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Monday, October 25, 2021

Kate's Brief History

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From the 1874 DuPage Atlas – Philip Beckman


In 1853, the Peter and Eleanore Beckman family emigrated from Bavaria with three daughters and four sons. One of the teenaged sons was Philip, who had already been apprenticed in harness-making. Starting on the east coast, Philip worked his way to Chicago and by 1859, he was settled in Naperville with his new bride, Elizabeth Pfeiffer.

Philip was employed at Martin Ward’s harness shop on the corner of Washington Street and what used to be known as Water Street, now an extension of Chicago Avenue. Philip eventually bought out Ward and ran the harness and saddlery for many years, tanning hides and furs, making his own horse collars, and selling manufactured goods such as buggy whips. By 1893, it became obvious that buggy whips were going the way of, well, buggy whips and Philip sold the business. 


Philip tore down Ward’s original frame building and built a two-story brick structure in its place. That building was then taken down during the 1920s and Jimmy’s Grill now operates on the point where his shop once stood. 

During his Naperville years, Philip served as a volunteer fireman, school director, and city road commissioner. He and Elizabeth also owned farmland that they rented out and grew their family to nine children, all of whom were musical. The Beckmans owned both a grand piano as well as a pump organ and everyone enjoyed singing. 


The Beckmans are also credited with installing one of the first telephones in the city, which meant there weren’t many locations to call. The Beckman phone in the harness shop connected to the family home on Loomis Street, with vibrating screens on each side as alerts. The family story is that Philip could yank on the wire at the shop which vibrated at the house so his wife knew he was on his way home for lunch. 

On the Riverwalk where Chicago Avenue dead-ends at Main Street, there is an iron trough-turned-fountain. While the facts are still being debated, it is likely that the horse trough was originally erected by the Beckman family. An advertisement in the 1886 Hollands Business Directory points out that the Beckman harness shop is “Near the Fountain” and the Naperville Area Farm Families History recalls that Philip established a horse trough in the street near his shop for customers and others to water their horses.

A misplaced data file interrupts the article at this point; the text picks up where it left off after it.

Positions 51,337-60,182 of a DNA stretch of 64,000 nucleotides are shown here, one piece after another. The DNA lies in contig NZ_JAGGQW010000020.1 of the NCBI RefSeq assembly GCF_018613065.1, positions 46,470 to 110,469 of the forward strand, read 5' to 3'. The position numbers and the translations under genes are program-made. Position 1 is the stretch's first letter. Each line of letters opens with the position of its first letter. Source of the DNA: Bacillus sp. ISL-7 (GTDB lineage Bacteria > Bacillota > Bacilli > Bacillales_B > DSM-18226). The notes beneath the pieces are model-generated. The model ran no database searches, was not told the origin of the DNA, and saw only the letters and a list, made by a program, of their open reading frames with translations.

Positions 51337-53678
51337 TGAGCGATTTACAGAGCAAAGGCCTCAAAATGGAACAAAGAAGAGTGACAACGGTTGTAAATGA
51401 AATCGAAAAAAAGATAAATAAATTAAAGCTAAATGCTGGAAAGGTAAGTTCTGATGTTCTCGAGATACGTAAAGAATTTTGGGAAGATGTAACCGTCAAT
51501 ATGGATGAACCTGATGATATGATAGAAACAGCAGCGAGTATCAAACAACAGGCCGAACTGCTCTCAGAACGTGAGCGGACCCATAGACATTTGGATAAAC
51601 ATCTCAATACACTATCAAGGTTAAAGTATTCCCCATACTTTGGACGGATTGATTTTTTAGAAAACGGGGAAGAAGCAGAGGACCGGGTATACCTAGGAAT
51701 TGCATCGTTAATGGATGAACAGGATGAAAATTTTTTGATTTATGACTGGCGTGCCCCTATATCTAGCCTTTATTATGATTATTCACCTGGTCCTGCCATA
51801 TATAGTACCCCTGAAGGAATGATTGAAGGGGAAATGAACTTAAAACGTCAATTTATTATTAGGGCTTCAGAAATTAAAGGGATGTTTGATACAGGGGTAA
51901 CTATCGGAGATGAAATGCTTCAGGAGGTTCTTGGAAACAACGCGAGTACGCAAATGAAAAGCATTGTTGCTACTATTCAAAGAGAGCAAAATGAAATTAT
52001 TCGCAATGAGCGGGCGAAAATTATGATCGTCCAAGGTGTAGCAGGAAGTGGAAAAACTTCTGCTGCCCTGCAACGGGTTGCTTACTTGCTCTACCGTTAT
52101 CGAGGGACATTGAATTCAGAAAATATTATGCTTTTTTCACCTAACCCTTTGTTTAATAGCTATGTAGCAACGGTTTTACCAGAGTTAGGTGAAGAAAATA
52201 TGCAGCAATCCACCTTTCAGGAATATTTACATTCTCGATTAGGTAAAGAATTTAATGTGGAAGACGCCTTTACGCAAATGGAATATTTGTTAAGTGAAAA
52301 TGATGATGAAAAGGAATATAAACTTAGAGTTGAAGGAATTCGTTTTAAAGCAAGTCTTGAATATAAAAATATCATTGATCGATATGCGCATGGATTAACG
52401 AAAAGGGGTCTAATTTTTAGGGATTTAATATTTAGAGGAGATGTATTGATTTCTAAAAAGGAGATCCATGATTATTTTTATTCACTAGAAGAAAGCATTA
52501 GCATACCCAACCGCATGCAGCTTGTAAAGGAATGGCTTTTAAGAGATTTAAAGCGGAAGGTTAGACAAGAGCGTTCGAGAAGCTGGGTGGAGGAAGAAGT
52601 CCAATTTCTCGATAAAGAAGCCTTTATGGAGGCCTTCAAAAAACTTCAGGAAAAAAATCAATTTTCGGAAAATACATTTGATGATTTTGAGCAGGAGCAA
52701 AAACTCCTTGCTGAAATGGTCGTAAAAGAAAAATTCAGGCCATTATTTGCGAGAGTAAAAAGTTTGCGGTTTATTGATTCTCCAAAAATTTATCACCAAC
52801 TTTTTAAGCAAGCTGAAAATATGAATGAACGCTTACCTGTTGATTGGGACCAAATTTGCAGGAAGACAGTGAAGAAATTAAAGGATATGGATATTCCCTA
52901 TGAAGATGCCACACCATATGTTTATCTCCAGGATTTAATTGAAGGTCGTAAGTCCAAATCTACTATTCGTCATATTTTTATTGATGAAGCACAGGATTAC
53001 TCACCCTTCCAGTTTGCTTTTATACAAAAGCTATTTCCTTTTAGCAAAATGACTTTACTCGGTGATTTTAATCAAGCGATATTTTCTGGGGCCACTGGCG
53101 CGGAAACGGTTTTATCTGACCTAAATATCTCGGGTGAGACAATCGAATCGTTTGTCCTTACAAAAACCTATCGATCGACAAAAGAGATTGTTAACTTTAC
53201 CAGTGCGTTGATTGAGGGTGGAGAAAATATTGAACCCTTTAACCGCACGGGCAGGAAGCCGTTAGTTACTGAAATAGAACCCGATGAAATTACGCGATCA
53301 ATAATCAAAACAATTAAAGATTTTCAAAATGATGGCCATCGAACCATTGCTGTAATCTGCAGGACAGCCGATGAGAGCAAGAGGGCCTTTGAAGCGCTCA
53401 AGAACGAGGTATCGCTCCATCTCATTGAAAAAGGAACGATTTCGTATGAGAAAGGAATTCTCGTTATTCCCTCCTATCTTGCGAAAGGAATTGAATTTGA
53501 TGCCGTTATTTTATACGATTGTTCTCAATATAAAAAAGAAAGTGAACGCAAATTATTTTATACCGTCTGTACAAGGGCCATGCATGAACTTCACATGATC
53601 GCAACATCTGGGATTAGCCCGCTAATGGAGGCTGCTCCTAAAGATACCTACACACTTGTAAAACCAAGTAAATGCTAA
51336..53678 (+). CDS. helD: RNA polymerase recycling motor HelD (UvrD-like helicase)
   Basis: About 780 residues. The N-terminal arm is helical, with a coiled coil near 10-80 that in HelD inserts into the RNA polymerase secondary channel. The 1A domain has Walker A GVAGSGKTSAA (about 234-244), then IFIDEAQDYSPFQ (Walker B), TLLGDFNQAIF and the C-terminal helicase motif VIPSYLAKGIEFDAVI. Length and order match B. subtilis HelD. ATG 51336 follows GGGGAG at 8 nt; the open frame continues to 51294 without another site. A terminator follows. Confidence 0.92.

According to Beckman family lore, when Philip passed on in 1910, his children presented the iron trough to the city as a replacement for the original. Once horses no longer strolled through downtown Naperville, the trough was removed, served as a flower planter for a time, and was re-installed at a fountain on the Riverwalk in 1981. Check it out the next time you are strolling along the DuPage River at that plaza! 

Previous Article From the 1874 DuPage Atlas – Joseph S. Ferry
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Using Tech for Book Marketing

Don and Kate Gingold

 

Kate and husband Don have been building websites since 1996 for all sorts of clients, including authors.

As the Internet has evolved, producing books and marketing them has become much more complicated. Whether traditionally-published or self-published, authors today need to know their way around websites, blogging, social media and other online marketing tools.

Kate regularly writes about online marketing for Sprocket Websites and provides tips and techniques for entrepreneurs, small- to medium-business owners and not-for-profit directors. Since being an author today is not really different from being an entrepreneur with a small business, most of those tips are just as useful to authors.

Frequently Kate also writes about tips specific to authors, some of which are available here.

The Sprocket Report

The Sprocket Report is published every other week with Internet marketing tips, tools and techniques. The archive features articles from 2011 up to the present. You are welcome to read how business owners are using technology to market themselves and apply those tips to your author business.


 

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